When the trailer came out for “Neighbors 2: Sorority Rising”, it certainly didn’t look very promising. The rehashing of the airbag gag seemed to be a dead give-away; not to mention that comedy sequels have a tendency to fail miserably (we’re looking at you, “Dumb and Dumber To”).

To everyone’s surprise, the film was not only hilarious, but at times even smart. Changing its frat cast with a sorority seemed uninspired, but in this film, they use the concept to its full advantage, taking insightful pot-shots at the sexism involved on college campuses, even daring to give light to the issues of sexual assault rampant at many colleges.

The film has a feminist edge, but not the one that can’t laugh at itself; with a lesser writer, the film would have a derided social justice warrior taste to it. The film respects women enough to make fun of them as well. It isn’t that the men are the goofballs and the woman are the smart ones – the women are goofballs too.

The film also gives an arc to Zac Efron’s character, and having him team up with Seth and Rose Byrne (who nearly steals the show again) was a fantastic move. Like with most of Apatow’s alumni, even with the stoner banter and childish antics, the film is devoid of grown-up truths, especially when it comes to Efron’s character, in his search to find meaning in life outside the college experience. The party must end eventually, or be derailed long enough so we can flourish into adulthood.


6. Hail Caesar

Hail Caesar

The release of a Coen brothers film is always a cherished event. Whatever they come up with, you know it’s going to be something special, and “Hail, Caesar!” is certainly no exception.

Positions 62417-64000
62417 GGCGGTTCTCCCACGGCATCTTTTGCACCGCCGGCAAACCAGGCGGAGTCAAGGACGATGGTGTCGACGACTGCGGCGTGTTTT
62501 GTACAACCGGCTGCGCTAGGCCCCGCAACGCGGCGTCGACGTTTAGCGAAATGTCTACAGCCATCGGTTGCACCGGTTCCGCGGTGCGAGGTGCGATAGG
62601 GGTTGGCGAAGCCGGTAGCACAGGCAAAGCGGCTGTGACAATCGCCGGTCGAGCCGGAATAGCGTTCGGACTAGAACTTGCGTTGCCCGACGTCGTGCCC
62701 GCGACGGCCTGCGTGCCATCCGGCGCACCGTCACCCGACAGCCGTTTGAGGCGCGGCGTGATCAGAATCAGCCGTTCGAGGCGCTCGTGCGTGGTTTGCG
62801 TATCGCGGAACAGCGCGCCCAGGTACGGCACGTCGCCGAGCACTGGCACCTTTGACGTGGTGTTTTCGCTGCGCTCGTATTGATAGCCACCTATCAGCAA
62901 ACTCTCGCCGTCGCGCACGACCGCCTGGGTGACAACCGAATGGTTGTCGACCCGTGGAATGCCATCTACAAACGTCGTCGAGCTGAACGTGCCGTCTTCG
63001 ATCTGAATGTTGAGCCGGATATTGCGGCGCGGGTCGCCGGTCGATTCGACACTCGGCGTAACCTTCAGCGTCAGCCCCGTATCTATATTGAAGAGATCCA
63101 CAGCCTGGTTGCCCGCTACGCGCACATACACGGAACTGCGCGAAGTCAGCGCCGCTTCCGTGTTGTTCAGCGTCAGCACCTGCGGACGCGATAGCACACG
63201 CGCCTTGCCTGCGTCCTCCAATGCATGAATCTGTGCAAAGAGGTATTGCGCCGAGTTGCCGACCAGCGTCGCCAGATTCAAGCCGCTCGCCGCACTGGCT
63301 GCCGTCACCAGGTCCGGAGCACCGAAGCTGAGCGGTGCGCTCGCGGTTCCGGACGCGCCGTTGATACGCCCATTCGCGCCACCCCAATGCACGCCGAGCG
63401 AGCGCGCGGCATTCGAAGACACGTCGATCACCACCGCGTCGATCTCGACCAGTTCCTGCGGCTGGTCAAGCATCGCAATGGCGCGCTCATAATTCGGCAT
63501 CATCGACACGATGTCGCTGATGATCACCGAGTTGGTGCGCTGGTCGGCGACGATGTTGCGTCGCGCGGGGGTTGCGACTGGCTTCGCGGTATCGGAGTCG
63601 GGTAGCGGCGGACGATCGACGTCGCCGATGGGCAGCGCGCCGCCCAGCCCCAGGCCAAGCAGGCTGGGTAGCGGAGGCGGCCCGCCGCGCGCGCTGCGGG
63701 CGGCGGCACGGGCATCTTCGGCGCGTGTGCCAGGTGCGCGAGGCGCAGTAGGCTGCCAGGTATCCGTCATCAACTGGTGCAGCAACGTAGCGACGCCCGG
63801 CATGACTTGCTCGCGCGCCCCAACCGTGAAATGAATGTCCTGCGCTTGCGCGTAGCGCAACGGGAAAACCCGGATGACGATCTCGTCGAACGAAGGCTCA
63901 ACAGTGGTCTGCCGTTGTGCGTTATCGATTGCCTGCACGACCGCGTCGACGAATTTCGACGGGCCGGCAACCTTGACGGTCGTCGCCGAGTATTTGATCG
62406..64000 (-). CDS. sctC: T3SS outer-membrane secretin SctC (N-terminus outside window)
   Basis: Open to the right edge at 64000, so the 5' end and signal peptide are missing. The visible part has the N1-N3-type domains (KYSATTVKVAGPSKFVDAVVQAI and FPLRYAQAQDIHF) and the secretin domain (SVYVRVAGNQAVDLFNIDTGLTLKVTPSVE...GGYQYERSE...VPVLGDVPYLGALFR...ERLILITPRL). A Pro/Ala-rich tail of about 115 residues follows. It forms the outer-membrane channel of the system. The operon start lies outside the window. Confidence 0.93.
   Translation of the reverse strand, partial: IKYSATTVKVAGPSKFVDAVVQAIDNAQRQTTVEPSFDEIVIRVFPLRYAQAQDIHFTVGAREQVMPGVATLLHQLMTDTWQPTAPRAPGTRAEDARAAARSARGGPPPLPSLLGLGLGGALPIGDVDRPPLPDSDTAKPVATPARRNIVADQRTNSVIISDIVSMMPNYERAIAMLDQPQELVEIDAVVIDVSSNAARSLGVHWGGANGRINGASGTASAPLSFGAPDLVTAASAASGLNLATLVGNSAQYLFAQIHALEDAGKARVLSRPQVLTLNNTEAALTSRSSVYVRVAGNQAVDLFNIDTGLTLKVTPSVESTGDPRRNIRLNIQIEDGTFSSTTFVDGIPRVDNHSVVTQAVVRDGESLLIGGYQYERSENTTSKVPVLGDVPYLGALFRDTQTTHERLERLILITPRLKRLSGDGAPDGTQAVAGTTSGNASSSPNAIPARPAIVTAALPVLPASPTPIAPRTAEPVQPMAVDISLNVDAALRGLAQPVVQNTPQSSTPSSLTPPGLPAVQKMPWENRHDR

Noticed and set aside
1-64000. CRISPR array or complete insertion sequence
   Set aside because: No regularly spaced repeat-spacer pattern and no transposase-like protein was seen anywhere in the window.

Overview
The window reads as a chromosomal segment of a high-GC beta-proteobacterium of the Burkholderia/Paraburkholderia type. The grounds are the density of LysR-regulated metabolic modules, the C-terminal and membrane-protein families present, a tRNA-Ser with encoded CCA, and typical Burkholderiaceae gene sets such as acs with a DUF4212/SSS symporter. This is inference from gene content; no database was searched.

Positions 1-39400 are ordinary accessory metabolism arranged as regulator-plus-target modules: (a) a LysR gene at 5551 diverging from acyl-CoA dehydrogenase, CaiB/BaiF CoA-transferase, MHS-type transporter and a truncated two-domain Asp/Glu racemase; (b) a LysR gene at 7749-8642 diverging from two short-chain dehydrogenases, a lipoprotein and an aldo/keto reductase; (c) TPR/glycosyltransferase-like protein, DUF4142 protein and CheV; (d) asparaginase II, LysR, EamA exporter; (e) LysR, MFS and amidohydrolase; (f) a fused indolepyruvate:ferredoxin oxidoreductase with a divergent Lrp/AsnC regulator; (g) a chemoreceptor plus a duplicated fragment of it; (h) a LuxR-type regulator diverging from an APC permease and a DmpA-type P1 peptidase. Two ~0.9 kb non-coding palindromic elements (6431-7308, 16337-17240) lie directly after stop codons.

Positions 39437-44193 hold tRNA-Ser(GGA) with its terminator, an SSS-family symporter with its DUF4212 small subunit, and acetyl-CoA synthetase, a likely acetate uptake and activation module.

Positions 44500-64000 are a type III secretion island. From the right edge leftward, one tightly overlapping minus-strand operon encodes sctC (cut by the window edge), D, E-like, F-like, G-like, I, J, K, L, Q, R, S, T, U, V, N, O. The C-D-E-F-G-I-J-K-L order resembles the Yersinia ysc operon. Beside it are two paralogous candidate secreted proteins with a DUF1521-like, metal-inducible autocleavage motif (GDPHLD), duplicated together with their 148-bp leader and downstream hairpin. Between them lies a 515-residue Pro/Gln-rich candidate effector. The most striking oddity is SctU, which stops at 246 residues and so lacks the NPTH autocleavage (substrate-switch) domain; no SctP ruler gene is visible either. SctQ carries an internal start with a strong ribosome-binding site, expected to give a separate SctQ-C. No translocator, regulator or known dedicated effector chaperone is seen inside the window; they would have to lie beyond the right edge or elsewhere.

The Coen brothers often successfully switch from drama to comedy, with the film before this one being the darker (yet still at times very funny) “Inside Llewyn Davis”. Here, the darkness is mostly skimmed away, in favor of the Coens letting loose with wacky characters intersecting in old Hollywood.

George Clooney proves once again that he can play a wonderful idiot, as he plays a Hollywood star who gets kidnapped by a group of intellectual communists. Josh Brolin plays Eddie Mannix, a Hollywood fixer who tries to solve the kidnapping and has to go through Coen-esque characters to make it happen.

The film is packed with an all-star cast who all have their little moments. Out of the entire cast, however (which includes Jonah Hill, Scarlett Johansson, Channing Tatum, Tilda Swinton, Christopher Lambert, Clancy Brown, and Dolph Lundgren), it’s Ralph Fiennes who steals the show, especially in the film’s funniest scene, where he tries to help the loveable yet hapless actor Hobie Doyle (Alden ”soon to be Han Solo” Ehrenreich) with his dialogue. This film is especially a gem for any old Hollywood historian, as nearly every character is based on a real life person from the time period.

Working both as a wonderful ode as well as a gentle satire of old Hollywood, “Hail, Caesar!” is another humorous blessing of cinema, something that could have only come from the wonderfully warped minds of the Coen brothers.